(Reuters Health)—When patients have drug benefits that encourage them to save money by using certain pharmacies, they may end up filling more prescriptions, a company-funded study suggests.
Narrow pharmacy networks that cover prescriptions only at certain retailers and drug benefits that offer consumers lower out-of-pocket fees at a subset of preferred pharmacies have become more common in recent years as a way to limit premium increases and curb drug spending.
The plans have raised concerns that restricting coverage to certain drugstores might make some people less likely to fill prescriptions, especially if the in-network retailers are too far away, said senior study author Dr. William Shrank, chief scientific officer at CVS Health.
But this didn’t happen in the study from the CVS, one of the largest operators of retail pharmacies and mail-order prescription plans in the U.S.
“Our research found that patients did not stop taking their medications, and the narrow networks actually enhanced patients’ use of medications through improved adherence,” Shrank said by email.
“This research is important because there are few opportunities in health care where we can both improve quality of care and health outcomes while managing costs,” he added.
To explore the link between narrow networks and consumer behavior, Shrank and colleagues analyzed data from 2012 to 2013 for members of CVS prescription plans and compared prescriptions filled before and after narrow networks were implemented.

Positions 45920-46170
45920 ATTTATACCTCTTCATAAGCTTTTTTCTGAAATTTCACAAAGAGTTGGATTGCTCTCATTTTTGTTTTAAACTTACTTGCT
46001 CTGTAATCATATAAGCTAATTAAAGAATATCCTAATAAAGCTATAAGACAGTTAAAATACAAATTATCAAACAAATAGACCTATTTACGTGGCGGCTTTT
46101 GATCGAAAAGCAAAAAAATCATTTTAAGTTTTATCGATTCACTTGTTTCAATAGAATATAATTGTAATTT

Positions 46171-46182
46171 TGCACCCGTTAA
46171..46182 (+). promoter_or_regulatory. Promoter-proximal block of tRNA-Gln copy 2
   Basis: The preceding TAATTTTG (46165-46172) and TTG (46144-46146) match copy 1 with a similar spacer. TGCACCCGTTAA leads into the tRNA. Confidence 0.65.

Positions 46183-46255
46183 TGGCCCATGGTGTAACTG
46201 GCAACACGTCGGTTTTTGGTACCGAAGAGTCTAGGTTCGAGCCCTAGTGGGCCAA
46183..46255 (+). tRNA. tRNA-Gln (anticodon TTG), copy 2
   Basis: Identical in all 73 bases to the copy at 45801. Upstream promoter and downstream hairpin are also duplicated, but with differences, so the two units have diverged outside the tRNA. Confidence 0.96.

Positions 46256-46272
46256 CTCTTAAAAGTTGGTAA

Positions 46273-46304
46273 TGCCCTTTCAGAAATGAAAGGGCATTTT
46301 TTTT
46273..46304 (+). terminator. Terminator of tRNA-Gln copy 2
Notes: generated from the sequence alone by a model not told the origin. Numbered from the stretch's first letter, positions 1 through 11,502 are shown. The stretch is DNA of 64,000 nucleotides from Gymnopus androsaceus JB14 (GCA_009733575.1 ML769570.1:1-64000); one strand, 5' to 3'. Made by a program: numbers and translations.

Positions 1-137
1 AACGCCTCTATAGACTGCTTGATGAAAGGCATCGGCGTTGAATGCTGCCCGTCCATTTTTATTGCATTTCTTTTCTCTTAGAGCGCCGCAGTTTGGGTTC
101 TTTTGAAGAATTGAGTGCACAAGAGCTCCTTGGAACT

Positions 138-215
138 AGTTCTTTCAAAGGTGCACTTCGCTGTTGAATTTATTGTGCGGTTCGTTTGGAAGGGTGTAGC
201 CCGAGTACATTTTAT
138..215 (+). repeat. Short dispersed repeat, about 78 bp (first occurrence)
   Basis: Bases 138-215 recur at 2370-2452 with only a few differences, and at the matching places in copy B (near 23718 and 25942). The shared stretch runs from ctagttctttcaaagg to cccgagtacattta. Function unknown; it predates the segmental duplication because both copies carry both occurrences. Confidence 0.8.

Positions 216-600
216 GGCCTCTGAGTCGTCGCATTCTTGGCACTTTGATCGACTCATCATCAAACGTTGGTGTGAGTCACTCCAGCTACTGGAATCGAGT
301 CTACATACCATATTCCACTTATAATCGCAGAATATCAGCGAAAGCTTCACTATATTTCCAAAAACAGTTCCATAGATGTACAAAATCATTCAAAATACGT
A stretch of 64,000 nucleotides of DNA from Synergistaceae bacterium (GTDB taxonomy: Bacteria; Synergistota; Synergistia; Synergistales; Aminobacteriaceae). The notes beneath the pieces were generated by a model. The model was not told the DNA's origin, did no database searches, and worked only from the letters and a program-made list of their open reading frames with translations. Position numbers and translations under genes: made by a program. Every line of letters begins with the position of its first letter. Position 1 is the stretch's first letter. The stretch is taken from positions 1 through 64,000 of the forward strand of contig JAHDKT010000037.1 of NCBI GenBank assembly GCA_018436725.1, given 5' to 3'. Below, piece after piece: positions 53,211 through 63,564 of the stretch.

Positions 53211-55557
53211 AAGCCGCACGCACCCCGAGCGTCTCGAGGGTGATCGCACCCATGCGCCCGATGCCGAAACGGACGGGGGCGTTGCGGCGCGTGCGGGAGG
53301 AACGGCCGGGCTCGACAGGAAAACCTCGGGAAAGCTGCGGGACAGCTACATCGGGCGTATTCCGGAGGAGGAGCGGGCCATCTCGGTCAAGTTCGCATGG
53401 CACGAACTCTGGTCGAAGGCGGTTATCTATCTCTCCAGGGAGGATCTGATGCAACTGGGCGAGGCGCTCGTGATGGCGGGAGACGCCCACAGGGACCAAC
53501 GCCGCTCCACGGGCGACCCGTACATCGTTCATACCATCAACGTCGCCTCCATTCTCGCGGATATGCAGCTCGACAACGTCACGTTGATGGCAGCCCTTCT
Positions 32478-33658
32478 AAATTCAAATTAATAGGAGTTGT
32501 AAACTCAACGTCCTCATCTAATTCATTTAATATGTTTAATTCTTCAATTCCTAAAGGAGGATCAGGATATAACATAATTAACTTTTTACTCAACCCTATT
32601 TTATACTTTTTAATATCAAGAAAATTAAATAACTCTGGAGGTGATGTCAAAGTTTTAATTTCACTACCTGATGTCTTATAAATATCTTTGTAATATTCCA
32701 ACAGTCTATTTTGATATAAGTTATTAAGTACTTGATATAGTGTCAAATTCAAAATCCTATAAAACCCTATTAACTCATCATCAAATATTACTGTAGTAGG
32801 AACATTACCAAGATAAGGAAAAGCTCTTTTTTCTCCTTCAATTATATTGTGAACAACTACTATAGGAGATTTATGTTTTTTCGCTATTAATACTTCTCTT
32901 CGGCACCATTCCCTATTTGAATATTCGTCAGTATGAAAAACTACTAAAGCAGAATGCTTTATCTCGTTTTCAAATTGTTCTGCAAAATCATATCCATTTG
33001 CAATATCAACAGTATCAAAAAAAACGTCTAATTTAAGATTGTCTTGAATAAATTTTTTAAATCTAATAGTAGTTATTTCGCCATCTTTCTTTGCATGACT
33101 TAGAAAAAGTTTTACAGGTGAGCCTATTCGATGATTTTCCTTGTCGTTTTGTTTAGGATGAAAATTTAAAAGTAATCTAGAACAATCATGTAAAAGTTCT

Researchers focused on daily medications to manage chronic health problems such as high cholesterol, hypertension, diabetes and depression. They tracked how many days of pills were included in each prescription and how often patients got refills, a measure known as a medication-possession ratio (MPR).
The analysis included records for about 68,000 people who switched to narrow networks during the study period and about 150,000 individuals who didn’t.
Although the MPR improved for patients in both types of drug plans over the study period, the gains were more pronounced for people in the narrow networks.
For statins to manage cholesterol, the people who switched to narrow networks got timely refills about 78% of the time before the change and about 80% of the time after the switch. Roughly 81% of people who didn’t switch to narrow networks during the study got timely refills, though there was a slight increase from 2012 to 2013.
Among people who switched to narrow networks, about 80% got timely refills of blood pressure pills in 2012 and about 81% did so in 2013. For those who didn’t transition to narrow networks, timely refills increased slightly but remained at about 83% of prescriptions.